Volume 48 - Article 18 | Pages 483–512  

Differences in occupational homogamy by race, ethnicity, and national origin: A social mobility strategy for Asian Americans

By Kate Choi, Yue Qian


Background: Rising median age at marriage and increasing lifestyle differentials across occupations suggest that occupations increasingly offer important signals of the economic and cultural resources of potential spouses. Scant attention has been paid to occupational assortative mating in recent years. Rarer are studies about racial, ethnic, and nationality differences in occupational homogamy rates.

Objective: We document variations in occupational homogamy rates by race, ethnicity, and national origin and identify factors contributing to group differences in occupational homogamy rates.

Methods: Using data from the 2006 and 2008–2019 American Community Survey, we compared occupational homogamy rates by race, ethnicity, and nationality. We also used logistic regression models to identify the correlates of occupational homogamy and used Fairlie decomposition models to assess the extent to which individual traits, occupational traits, and place of residence contribute to group differences in occupational homogamy.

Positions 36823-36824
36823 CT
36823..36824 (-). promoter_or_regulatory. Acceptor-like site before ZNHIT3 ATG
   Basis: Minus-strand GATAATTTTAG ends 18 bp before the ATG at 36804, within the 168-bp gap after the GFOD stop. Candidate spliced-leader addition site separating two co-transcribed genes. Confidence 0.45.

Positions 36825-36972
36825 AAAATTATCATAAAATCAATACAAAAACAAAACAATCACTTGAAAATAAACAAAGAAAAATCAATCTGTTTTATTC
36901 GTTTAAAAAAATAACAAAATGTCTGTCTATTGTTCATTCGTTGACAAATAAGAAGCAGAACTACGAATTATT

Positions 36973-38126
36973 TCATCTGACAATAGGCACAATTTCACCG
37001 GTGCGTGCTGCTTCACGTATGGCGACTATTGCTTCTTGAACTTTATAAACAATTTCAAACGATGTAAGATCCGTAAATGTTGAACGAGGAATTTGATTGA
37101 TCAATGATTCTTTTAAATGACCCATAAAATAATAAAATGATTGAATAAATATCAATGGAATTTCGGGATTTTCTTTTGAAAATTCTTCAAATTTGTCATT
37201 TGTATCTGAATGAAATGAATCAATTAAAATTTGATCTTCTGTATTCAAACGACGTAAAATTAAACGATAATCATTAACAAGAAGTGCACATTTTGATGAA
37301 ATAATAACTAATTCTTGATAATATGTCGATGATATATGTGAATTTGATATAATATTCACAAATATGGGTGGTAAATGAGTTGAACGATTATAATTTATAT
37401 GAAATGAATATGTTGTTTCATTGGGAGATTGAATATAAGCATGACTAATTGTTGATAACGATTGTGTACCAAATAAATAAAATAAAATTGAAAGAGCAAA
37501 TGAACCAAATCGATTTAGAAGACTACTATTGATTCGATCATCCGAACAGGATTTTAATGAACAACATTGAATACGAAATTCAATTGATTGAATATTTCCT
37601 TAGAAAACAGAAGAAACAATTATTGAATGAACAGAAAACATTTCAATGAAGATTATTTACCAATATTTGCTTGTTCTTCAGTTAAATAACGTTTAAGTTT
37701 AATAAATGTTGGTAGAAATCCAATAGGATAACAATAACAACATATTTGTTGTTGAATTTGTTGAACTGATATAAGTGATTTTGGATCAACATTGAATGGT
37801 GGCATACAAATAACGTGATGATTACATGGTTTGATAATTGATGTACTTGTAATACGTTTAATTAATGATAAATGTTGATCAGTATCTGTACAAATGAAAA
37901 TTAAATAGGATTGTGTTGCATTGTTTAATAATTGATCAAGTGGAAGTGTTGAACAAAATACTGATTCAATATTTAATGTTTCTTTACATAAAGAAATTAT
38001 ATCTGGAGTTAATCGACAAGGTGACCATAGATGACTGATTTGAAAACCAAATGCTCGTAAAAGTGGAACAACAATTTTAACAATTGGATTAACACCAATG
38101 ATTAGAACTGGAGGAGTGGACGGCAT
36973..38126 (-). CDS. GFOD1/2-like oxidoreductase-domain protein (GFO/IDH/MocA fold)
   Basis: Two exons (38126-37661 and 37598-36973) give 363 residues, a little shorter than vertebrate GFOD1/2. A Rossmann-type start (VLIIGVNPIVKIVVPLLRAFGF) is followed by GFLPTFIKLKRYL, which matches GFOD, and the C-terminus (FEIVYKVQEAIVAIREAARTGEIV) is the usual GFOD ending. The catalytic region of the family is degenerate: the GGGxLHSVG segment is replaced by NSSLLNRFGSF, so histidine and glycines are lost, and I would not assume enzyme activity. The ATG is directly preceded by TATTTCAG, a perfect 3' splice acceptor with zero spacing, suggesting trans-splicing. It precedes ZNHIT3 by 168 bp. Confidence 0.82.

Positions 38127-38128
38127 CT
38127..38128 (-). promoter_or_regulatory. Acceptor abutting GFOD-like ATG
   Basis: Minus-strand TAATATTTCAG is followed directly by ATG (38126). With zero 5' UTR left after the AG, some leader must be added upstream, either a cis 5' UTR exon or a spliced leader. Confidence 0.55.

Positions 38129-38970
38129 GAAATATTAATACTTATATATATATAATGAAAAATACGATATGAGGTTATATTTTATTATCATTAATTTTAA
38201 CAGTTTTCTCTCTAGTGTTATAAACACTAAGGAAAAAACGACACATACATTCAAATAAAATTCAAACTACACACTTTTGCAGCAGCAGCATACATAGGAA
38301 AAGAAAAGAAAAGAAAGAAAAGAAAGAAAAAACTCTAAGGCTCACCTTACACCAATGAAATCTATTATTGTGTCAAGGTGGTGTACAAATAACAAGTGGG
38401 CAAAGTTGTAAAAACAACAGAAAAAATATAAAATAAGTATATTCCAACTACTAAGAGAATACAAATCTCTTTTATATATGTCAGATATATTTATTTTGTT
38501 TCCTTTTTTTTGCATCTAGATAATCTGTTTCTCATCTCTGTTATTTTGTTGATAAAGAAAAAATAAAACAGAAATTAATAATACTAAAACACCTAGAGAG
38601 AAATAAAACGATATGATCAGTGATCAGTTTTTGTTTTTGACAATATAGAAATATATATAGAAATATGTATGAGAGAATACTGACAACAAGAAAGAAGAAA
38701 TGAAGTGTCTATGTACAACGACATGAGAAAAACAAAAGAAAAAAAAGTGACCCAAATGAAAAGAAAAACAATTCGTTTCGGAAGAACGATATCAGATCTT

Results: Asian American men have higher occupational homogamy rates than non-Asian men. Differences in occupational homogamy rates among Asian national origin groups are greater than group differences among non-Asian men. Among Asian men, Indians have the highest occupational homogamy rates and Koreans have the lowest. Differences in educational attainment and representation in STEM occupations explain a significant portion of group differences in occupational homogamy rates.

Contribution: We reveal that, in addition to educational and occupational attainment, marital sorting on occupation may represent a dimension of “strategic adaptation” in Asian Americans’ social mobility.

Author's Affiliation

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